Sunday, February 28, 2010

Elizabeth's first soccer game

Elizabeth had her first soccer game today. This is her second season playing in the under 6 league. I was all set to not sign her up this season in an effort to free up our weekend schedule, but no dice -- she loves it. Seeing as there are 4 and 5 year olds playing in this league, it's all about learning the game and having fun. They don't keep score. Although Elizabeth's team lost today, 13-2 in fact, which I know because JACOB was keeping score, and he kept getting more and more exasperated at the team's, um, developing skills. I kept telling him that nobody cares who wins, and he needed to cheer the team on and be encouraging. At which point he yelled, "Rollins! Don't just run, KICK the ball!!!" That was corrected immediately -- threats may or may not have been issued. Apparently if you are a competitive perfectionist, you don't need to be watching the U6 games.

Here are Elizabeth and Caroline at home before the game:

As an aside, Caroline seems to feel physically uncomfortable if there is not tulle somewhere on her person. She might be in a completely foul mood, but as soon as she puts on the bumblebee tutu, she's happy as a lark.

Here's the pack, walking back into position after the other team scored one of their 13 goals:

Elizabeth chasing the pack:

Since this is the U6 league, you will generally find the ball, and then eight kids all within 5 feet of the ball. Elizabeth, however, is generally happy to stay about 5.5 feet from the ball -- close enough to convince most spectators that she is really interested in getting the ball, but not close enough to convince her mother. Nope, Elizabeth really couldn't care less about the ball -- she just loves the pigtails and the pink shin guards and the Gatorade and running through the tunnel of parents after the game. Who can argue with her? All in all, this is a pretty fun way to spend an hour on a sunny almost-spring afternooon.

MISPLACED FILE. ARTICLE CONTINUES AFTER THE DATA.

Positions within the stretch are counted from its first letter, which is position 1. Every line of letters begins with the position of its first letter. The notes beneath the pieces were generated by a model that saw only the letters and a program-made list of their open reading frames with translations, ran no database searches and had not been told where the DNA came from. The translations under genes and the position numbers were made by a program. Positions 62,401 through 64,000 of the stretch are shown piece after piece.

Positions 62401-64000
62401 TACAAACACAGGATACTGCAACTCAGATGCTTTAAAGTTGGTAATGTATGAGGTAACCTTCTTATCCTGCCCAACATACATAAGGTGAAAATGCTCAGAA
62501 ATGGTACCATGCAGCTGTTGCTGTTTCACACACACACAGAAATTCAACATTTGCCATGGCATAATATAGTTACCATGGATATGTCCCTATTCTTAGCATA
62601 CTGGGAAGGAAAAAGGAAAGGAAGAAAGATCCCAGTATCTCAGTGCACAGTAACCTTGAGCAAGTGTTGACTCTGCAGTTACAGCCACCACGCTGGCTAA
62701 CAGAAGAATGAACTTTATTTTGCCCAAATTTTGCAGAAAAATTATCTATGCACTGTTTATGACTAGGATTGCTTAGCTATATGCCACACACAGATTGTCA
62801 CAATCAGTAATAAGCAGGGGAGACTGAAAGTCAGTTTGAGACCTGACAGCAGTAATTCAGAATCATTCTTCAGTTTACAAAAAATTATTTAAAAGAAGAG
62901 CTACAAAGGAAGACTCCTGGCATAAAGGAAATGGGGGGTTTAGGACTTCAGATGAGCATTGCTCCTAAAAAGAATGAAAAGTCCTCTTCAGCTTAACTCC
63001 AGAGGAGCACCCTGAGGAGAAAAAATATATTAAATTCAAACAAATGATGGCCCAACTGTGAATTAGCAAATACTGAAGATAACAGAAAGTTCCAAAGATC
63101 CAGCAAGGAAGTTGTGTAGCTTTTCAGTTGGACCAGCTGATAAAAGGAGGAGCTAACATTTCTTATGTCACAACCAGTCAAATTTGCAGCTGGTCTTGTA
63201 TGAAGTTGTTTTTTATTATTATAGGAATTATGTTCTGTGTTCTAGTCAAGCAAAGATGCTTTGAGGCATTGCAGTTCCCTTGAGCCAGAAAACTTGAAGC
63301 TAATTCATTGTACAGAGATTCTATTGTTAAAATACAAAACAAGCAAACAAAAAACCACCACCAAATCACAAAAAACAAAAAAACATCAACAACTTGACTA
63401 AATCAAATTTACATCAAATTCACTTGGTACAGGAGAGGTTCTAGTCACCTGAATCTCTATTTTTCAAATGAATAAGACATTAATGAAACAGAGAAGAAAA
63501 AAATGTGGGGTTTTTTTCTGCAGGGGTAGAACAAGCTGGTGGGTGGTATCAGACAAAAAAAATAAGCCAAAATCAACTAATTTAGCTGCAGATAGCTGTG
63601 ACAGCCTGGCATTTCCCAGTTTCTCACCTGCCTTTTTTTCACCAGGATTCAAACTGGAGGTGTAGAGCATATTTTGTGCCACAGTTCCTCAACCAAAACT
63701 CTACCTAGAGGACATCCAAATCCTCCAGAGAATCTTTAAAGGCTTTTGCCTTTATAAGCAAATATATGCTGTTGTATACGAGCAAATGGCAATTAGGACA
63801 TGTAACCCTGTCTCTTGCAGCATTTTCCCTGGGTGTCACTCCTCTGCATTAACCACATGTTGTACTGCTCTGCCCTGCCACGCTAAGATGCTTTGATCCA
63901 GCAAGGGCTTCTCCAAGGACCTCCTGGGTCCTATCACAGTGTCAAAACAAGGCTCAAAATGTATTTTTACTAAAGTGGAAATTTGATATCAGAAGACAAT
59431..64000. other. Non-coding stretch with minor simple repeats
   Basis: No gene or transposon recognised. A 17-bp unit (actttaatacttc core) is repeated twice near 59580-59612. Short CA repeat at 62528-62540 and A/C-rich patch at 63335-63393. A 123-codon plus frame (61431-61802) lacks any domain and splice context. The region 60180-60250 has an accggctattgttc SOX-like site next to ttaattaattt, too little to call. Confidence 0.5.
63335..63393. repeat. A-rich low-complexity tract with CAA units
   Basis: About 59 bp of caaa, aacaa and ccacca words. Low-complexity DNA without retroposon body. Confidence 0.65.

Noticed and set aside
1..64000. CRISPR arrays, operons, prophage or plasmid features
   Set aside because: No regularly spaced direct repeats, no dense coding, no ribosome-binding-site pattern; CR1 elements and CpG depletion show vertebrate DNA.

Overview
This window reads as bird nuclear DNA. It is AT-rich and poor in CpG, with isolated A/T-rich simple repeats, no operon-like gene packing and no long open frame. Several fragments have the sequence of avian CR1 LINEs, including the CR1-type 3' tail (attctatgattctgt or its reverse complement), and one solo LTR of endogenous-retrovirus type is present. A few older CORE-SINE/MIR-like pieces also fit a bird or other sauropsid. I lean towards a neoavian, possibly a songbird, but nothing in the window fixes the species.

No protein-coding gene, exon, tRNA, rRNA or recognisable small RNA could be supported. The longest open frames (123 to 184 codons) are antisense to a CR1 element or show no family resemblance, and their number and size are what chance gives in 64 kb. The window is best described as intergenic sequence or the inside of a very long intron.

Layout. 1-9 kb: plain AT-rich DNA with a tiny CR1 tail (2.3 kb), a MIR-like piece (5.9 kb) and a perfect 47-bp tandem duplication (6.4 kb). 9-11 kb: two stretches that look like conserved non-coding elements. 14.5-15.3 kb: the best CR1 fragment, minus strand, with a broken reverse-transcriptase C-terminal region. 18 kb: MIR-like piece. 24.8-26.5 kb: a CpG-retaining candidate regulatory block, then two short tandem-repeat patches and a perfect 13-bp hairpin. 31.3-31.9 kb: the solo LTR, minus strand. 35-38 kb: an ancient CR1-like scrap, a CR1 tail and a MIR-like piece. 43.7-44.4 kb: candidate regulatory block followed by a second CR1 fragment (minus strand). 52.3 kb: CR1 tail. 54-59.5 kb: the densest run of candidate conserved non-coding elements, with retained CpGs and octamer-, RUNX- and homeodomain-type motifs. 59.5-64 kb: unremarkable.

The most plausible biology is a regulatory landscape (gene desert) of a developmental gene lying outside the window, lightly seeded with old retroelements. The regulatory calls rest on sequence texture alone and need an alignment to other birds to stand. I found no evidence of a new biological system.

Wednesday, February 24, 2010

Thomas Edison is in the (Blue) House

Jacob recently finished his first serious school project. As part of his class's "Living Museum," Jacob had to research Thomas Edison, prepare a written report on him, prepare a speech (to be presented in the first person), and come up with a Thomas Edison costume to wear while giving the speech.

I remember doing lots of projects like this (although probably not in second grade!) so I was excited to watch Jacob tackle this one. He had a couple of weeks to do it, and his teacher provided a suggested timeline for working on it, because it would be too big to knock out at the last minute. I thought about all the fun we'd have reading about the Menlo Park years, pondering what life would be like had the kinetoscope never been invented, and thinking up the perfect Edisonesque costume. I couldn't wait (for him) to get started.

As it turned out, Jacob was not what one might call a "self-starter" on this project. Despite our attempts to convince him that "The Wizard of Menlo Park" was every bit as interesting as the wizards in Harry Potter (his current obsession), there was absolutely nothing about sitting down and knocking out a Thomas Edison report that appealed to Jacob in the slightest.